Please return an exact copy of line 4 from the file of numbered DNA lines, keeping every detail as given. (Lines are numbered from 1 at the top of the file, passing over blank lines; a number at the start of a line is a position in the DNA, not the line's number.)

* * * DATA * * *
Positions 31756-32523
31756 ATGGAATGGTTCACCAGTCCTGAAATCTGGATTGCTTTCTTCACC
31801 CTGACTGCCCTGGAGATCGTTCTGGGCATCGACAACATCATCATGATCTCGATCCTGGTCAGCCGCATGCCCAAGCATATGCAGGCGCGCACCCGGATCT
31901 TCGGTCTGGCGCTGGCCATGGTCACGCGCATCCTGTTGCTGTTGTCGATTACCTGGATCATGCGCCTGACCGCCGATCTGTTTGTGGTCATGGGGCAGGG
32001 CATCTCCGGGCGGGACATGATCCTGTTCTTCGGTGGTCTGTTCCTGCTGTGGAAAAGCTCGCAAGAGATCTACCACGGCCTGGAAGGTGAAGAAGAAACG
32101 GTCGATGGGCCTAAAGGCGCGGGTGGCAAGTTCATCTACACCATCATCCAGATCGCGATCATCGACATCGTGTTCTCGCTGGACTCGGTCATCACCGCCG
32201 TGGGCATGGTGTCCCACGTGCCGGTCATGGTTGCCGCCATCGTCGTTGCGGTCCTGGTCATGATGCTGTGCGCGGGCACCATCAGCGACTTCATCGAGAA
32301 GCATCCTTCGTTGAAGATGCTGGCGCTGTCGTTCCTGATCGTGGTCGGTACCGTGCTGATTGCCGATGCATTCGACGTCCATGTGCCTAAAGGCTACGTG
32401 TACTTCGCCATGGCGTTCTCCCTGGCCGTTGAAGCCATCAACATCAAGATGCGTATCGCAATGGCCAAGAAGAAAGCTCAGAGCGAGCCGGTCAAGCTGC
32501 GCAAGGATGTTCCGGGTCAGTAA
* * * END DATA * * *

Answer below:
31901 TCGGTCTGGCGCTGGCCATGGTCACGCGCATCCTGTTGCTGTTGTCGATTACCTGGATCATGCGCCTGACCGCCGATCTGTTTGTGGTCATGGGGCAGGG